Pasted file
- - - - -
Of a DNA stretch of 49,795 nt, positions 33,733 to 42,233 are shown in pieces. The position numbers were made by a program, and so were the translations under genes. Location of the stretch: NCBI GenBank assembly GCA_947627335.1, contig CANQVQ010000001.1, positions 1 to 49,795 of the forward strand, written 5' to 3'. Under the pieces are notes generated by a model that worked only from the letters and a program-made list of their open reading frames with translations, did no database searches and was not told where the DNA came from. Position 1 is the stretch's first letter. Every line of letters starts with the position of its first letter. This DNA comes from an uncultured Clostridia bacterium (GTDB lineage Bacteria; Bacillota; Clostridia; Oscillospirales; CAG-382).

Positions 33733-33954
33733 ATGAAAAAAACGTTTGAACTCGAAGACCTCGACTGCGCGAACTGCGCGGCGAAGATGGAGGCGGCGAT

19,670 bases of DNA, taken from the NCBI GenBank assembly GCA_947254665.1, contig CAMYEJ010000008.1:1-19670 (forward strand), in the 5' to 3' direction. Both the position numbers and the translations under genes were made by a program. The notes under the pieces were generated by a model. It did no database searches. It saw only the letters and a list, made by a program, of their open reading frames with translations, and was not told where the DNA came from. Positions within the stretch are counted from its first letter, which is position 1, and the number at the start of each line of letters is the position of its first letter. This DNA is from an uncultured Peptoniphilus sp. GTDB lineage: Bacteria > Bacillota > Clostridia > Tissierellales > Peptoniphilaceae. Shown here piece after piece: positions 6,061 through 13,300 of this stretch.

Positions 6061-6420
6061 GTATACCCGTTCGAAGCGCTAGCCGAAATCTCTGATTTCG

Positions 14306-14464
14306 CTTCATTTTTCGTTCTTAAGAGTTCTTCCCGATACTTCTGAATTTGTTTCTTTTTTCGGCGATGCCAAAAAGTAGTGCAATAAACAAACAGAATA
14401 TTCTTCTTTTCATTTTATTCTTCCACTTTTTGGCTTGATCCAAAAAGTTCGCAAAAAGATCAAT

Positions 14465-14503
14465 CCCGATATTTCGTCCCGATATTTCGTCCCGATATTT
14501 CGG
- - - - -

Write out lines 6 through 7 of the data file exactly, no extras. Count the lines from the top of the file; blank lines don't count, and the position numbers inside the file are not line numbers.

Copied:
6061 GTATACCCGTTCGAAGCGCTAGCCGAAATCTCTGATTTCG

Positions 14306-14464